Peter Mutharika
Malawi President Peter Mutharika

The manner in which President Peter Mutharika and the DPP continue to cling to the spirit of Bingu for public sympathy and mandate to govern the country testifies to one thing and one thing only: without invoking the spirit of Bingu, Arthur Peter Mutharika is an empty, agenda-less leader controlled by his assistant, and his DPP a direction-less party that lacks any original development ideas besides those of late Bingu’s, and no achievements of its own except Bingu’s legacy.

I am disturbed that President Arthur Peter Mutharika and the DPP want the nation to sympathise and extend them the mandate to govern because of the nostalgia and the respect of Peter’s late brother! With due respect for Bingu, this is a cheap trick by the DPP. The fact that the DPP thinks Malawians are not clever enough to see through reveals that as a party, the DPP is regarding Malawians with contempt. It also explains why bad governance and failures of governmental integrity are being perpetuated with impunity.

It is a fact that the current Mutharika and this DPP of today are yet to demonstrate to Malawians their leadership potential. Surely a year in power is long enough a time for the younger Mutharika to lay his own tracks and demonstrate that he has leadership qualities, and mark his difference from Bingu, showing that he is his own person. There were accusations about this Mutharika that he is nothing like this brother. Those allegations presented evidence of his unimpressive records in portfolios such as the Ministry of Education, which he presided upon during the academic freedom debacle, and the Ministry of foreign affairs, where he left no mark of his presence whatsoever.

The notion that Bingu and Peter could be one when it comes to leadership is a DPP unilateral wet dream, for it is a disrespect to the spirit of Bingu to compare him with the leadership failures that are evident in this brother of his. I believe we can all see the spinelessness with which Peter has taken to the leadership. President Peter Mutharika’s campaign narrative was that “I will continue from where my brother left off.” His late brother’s slogan was “Let the work of my hands speak for me”. After one year in the presidency, Late Bingu had descended on corruption with his Zero tolerance on corruption policy, which saw the arrest of a cabinet minister, and had defied the donors and solved the country’s food shortage with the FISP program.

In one year of Peter Mutharika, all we can see is the self-enrichment of his assistants. There is no “work of his hands” to speak for him. Indeed if he was really continuing where his brother left off, we would have seen no such thing as the corrupt sale of MSB bank. Bingu would not have waited for a whole year into his presidency to make operational the Presidential hotel at Umodzi Park, a move that has resulted in some of the plumbing there to go rusty because four years after it was laid, it was never used. Bingu certainly would not have made as his first program as leader the launching of Community Colleges, for Bingu would have known that community colleges can only work to help in development after fixing the economy. Perhaps Peter Mutharika should explain what he really meant when he said he would continue where his brother left off, because there is little so far to support this statement. The fact is that Peter Mutharika is pursuing his own path and should not fool Malawians into sympathising with him simply because most of them miss Bingu.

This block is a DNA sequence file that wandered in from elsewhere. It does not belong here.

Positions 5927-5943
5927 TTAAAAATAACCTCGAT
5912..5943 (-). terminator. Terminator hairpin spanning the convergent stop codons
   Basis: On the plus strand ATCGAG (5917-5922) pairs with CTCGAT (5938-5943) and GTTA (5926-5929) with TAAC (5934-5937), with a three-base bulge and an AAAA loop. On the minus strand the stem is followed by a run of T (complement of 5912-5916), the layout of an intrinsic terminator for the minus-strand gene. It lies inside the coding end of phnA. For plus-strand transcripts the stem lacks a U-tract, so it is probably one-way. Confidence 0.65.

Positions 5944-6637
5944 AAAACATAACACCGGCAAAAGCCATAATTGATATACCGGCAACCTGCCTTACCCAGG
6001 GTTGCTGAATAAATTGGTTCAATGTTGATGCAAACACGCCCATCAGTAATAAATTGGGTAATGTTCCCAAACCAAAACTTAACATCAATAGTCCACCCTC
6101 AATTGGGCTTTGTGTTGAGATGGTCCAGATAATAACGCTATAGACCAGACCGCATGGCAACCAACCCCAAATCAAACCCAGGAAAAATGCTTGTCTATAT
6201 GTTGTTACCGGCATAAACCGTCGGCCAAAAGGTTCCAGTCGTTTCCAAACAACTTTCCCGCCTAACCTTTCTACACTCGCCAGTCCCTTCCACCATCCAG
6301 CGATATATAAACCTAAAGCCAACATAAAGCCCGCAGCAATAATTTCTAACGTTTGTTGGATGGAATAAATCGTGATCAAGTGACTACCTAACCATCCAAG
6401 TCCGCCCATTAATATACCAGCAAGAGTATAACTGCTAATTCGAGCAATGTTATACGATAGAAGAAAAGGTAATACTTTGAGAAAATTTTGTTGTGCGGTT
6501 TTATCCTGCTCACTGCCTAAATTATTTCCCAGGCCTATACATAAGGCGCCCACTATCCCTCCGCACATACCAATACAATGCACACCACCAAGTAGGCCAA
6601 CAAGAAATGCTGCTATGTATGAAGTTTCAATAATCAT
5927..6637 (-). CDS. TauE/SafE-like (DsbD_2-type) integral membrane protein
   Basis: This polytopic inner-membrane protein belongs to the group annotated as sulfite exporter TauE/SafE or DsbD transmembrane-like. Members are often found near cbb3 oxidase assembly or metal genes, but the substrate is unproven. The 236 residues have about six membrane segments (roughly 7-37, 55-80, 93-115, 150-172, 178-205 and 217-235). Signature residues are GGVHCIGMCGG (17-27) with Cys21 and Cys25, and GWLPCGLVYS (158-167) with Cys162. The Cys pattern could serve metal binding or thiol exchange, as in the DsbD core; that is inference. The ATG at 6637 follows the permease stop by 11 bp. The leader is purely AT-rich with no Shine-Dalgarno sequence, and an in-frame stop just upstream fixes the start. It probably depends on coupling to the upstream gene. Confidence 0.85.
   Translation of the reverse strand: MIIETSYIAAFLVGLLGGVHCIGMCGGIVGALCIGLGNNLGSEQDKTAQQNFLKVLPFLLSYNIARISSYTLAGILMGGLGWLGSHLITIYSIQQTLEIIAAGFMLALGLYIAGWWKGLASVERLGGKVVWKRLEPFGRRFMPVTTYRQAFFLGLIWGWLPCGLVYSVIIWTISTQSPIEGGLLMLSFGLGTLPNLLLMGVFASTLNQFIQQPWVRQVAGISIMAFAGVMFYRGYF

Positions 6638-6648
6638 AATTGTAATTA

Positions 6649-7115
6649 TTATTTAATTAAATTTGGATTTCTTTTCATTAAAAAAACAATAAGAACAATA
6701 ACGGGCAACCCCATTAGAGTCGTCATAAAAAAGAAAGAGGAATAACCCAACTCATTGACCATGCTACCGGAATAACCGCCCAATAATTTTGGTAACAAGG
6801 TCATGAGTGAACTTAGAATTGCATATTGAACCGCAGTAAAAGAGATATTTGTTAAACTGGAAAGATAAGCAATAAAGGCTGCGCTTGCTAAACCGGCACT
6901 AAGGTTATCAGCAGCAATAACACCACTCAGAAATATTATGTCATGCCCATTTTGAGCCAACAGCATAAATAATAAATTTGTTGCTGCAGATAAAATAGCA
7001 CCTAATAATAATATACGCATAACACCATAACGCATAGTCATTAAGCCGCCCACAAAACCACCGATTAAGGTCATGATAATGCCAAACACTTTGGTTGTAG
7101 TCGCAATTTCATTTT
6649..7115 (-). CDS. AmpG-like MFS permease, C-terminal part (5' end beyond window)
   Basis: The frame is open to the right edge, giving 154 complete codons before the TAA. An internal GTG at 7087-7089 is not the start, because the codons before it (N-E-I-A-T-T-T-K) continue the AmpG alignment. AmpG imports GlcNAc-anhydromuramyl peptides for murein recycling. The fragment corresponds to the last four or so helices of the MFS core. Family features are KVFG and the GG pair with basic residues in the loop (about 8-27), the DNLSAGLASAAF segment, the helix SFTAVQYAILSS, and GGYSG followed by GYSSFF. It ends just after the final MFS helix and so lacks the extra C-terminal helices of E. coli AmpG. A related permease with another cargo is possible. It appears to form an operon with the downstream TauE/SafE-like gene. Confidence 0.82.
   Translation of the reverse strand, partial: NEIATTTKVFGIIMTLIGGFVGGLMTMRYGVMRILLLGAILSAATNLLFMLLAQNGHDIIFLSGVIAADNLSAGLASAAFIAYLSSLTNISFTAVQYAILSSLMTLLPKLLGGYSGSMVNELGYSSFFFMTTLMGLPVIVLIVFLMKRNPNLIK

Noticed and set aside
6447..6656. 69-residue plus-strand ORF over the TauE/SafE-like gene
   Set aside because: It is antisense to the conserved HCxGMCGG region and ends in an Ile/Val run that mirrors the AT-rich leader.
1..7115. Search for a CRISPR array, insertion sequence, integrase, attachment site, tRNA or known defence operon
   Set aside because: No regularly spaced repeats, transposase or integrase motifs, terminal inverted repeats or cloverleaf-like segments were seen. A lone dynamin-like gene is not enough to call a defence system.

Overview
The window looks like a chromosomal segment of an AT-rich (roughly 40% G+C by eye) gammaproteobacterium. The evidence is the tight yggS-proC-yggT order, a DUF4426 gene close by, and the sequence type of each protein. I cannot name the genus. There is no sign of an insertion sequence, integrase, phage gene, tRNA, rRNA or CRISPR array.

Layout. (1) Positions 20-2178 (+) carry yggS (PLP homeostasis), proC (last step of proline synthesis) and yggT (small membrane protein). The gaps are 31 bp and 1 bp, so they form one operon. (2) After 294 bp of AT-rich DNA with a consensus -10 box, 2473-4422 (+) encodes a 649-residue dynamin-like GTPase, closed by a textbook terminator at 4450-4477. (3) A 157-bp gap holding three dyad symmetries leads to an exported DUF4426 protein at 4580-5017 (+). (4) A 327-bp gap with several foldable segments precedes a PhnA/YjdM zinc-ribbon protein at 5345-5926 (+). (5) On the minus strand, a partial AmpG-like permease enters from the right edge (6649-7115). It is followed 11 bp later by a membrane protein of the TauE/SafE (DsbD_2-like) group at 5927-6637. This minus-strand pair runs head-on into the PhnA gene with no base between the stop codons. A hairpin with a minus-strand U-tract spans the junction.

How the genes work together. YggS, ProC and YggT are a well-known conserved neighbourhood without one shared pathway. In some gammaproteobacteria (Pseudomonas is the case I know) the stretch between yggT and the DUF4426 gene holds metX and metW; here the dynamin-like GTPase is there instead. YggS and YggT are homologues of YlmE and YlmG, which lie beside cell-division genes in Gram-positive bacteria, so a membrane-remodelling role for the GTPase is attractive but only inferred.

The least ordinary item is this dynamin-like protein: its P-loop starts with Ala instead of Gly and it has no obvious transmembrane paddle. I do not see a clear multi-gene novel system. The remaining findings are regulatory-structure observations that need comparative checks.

It is probably this same obsession of invoking the spirit of Bingu for sympathy that fooled the minister of information into thinking that he would score some points by this late in the day making claims about the cause of Bingu’s death and the person responsible for it. Surely if there was any evidence supporting such a claim, this administration would not have waited a year into its presidency to reveal it! The logic here is simple. With the current president failing to create any noticeable marks of his leadership other than sending everyone to his assistant, the DPP is grappling and clutching for something to validate its administration, and they have somehow misguidedly decided that this will be done by invoking the spirit of Bingu and the public sympathy that comes with that. How pathetic!

The DPP needs to understand that the mandate to govern is never based on past achievements, especially achievements of a party’s former leaders. A political mandate to govern was given by the electorate to Peter Mutharika, not Bingu, and it was based on prevailing hopes, and especially on the promise of future greatness; the hope that Peter Mutharika and the DPP understand the aspirations of the masses- the electorate. While we celebrate the achievements of Bingu, there remain many economic, social and governance challenges that this new DPP must address. Make no mistake, the flamboyant memorials of Bingu and the faithful and ostentatious displays of the achievements of his leadership serve only to underline the fact that the current leadership has no direction, no agenda, and no original ideas of its own to peddle and validate its presence in government.

My message to the DPP is quite simple: The party now has 4 years to go. These next 4 years are not for editorialising the achievements of Bingu. They are for Arthur Peter Mutharika to acquit himself as leader and demonstrate that his failure to deal with the Academic Freedom fiasco was simply a mishap and not a true measure of his ability. They are for Peter Mutharika and the DPP leadership to lay new tracks of economic development. Stop looking backwards to Bingu. Create your own legacy.

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